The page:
A lower valuation could force Geely to hold off on launching an IPO.
Plans to take Volvo public on the stock exchange appear to have taken a hit as the Swedish automaker may not be worth as much as its owners initially thought. According to a recent report from Bloomberg, "select institutional investors" have estimated the value of Volvo Cars somewhere between $12-18 billion. And while that may seem like a lot of money to most of us, it's far below the $16-30 billion that its Chinese owners at Zhejiang Geely Holding Group were hoping for. So they may very well choose to hold on to all its shares in Volvo for the time being, rather than float an Initial Public Offering based on a lower valuation.
The revelations could prove a rare hiccup in Geely's ambitious business expansion which saw it acquire Volvo Cars from Ford in 2010. It acquired its longstanding Polestar performance and racing partner in 2015, and is in the process of relaunching it as a standalone electric-vehicle brand. Geely and its Volvo subsidiary also collaborated to launch the Lynk & Co brand in 2016.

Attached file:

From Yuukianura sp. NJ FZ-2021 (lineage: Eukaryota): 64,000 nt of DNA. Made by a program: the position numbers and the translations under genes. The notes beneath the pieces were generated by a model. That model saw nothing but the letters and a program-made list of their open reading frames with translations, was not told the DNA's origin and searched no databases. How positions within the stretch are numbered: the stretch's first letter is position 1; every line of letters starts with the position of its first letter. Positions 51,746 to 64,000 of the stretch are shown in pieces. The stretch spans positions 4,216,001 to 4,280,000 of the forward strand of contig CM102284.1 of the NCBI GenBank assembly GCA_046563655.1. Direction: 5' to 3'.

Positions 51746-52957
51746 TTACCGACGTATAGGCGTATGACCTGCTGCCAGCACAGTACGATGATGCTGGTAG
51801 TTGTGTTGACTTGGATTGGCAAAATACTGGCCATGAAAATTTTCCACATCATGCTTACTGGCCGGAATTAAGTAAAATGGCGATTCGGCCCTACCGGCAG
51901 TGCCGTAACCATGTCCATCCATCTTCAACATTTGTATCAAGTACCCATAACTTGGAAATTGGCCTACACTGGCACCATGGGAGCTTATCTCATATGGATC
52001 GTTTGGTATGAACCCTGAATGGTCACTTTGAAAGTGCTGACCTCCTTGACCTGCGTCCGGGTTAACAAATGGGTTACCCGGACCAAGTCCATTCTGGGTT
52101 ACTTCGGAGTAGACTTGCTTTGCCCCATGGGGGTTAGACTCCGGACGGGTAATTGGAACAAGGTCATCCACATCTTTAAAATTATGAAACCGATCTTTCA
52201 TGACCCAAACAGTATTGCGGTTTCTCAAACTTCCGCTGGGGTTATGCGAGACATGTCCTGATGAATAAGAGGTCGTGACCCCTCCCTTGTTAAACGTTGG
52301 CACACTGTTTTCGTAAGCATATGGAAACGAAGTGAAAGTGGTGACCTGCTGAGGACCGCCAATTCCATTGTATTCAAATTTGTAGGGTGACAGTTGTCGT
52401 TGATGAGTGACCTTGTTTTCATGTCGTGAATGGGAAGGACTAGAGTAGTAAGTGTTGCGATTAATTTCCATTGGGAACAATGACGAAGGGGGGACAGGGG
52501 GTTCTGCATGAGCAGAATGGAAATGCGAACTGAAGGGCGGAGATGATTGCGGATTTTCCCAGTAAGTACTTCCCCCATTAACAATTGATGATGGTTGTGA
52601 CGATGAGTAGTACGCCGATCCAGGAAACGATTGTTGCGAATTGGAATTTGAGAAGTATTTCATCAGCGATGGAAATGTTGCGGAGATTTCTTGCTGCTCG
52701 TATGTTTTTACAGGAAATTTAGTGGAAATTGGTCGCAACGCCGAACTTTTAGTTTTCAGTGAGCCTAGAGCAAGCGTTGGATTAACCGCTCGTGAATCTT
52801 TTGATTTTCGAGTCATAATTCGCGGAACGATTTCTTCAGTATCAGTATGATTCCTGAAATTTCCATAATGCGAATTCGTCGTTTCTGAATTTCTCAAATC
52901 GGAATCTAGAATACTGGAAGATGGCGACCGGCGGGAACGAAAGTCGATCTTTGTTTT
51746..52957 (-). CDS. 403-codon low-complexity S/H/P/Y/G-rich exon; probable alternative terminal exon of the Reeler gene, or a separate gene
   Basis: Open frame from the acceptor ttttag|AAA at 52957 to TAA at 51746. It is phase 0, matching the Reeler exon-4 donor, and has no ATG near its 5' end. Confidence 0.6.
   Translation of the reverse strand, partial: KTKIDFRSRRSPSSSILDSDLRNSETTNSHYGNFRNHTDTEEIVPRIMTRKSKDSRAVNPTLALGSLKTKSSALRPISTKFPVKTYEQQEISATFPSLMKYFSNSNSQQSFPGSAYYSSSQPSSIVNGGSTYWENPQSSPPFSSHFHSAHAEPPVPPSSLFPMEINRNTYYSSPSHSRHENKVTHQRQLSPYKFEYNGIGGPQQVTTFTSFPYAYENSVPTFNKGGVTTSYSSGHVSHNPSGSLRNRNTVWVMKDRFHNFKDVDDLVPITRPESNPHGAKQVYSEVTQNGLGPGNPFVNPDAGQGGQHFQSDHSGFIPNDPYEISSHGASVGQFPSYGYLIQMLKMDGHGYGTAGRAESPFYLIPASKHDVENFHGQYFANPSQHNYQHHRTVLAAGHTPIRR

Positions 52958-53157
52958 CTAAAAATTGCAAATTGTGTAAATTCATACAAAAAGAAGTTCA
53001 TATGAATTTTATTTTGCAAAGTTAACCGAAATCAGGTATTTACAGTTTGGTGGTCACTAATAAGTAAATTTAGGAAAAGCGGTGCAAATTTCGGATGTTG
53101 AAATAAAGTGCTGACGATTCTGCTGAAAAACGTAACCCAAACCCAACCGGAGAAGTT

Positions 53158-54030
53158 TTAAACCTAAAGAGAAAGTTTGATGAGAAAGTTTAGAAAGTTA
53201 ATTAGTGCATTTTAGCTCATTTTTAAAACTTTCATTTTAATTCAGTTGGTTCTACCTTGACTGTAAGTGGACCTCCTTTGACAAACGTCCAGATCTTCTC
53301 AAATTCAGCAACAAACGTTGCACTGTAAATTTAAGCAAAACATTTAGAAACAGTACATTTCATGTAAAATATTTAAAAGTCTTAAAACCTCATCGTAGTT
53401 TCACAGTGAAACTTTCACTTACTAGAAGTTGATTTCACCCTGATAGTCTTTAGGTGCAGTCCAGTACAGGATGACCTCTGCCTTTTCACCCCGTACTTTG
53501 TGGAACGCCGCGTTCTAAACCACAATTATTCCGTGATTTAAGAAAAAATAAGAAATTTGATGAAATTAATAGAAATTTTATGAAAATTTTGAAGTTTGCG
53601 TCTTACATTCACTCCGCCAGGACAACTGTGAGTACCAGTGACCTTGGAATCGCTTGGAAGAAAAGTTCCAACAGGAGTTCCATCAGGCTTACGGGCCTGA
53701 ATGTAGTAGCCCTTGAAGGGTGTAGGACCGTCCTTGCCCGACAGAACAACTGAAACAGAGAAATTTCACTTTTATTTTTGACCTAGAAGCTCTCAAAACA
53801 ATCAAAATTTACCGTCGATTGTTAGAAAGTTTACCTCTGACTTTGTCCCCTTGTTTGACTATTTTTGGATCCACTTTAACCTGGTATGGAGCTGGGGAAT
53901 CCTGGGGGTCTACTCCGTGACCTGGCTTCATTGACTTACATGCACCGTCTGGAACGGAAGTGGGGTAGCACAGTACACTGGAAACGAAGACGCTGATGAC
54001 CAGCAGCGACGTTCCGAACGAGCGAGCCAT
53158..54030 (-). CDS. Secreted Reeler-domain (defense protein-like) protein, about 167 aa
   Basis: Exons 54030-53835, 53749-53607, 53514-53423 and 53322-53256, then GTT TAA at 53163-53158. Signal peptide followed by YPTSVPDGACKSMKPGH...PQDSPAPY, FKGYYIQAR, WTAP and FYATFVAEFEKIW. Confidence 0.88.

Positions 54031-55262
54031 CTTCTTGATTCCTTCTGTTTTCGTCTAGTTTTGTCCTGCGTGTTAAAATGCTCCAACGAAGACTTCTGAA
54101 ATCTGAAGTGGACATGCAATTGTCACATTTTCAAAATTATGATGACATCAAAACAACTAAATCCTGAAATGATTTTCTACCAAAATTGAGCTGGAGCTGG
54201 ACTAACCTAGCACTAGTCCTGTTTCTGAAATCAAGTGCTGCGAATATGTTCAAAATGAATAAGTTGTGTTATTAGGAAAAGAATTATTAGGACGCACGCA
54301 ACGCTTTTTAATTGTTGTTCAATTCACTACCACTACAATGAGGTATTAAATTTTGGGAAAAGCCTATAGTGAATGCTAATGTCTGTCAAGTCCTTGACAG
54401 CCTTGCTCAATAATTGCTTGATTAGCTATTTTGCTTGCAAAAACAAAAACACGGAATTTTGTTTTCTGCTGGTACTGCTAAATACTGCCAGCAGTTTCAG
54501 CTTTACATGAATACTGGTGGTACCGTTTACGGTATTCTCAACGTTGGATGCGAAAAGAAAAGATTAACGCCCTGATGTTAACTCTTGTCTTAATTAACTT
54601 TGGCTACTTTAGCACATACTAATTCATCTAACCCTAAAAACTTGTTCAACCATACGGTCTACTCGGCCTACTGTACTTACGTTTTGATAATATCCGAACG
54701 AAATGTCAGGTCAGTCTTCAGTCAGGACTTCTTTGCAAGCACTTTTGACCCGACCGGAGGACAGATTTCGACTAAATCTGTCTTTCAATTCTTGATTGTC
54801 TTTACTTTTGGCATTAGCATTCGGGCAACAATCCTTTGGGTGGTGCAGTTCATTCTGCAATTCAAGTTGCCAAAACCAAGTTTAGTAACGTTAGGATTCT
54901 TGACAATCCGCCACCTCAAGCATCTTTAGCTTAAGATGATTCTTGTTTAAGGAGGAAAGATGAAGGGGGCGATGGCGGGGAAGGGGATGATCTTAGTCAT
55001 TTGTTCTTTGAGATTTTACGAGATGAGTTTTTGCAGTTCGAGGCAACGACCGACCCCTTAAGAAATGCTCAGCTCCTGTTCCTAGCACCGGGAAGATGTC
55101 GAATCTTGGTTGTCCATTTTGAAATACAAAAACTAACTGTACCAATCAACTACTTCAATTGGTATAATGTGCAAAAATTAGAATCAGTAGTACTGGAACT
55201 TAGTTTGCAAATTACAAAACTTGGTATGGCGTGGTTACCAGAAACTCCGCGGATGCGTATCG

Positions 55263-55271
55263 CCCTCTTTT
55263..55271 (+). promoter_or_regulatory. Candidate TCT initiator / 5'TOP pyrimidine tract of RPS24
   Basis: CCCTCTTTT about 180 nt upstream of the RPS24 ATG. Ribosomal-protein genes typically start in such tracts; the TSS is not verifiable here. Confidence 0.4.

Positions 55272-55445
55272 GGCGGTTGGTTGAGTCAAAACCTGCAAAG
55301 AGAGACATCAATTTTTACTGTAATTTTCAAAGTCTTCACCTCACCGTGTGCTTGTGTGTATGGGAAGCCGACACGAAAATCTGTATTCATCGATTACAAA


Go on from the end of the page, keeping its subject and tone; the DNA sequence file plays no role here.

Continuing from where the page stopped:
Geely also bought the London Taxi Company in 2013, relaunching it as the London Electric Vehicle Company. It bought Lotus just last year, and recently took a 9.7-percent stake in Mercedes parent company Daimler.
With all these acquisitions and investments of capital, Geely was evidently hoping to raise some cash by selling some of its shares in Volvo. The original plan, according to Bloomberg, was to list Volvo shares on stock markets in both Hong Kong and Sweden as early as this fall. But with its shares now valued at less than what it hoped, it's likely to delay those plans at least until it can raise the brand's earnings and its value to investors.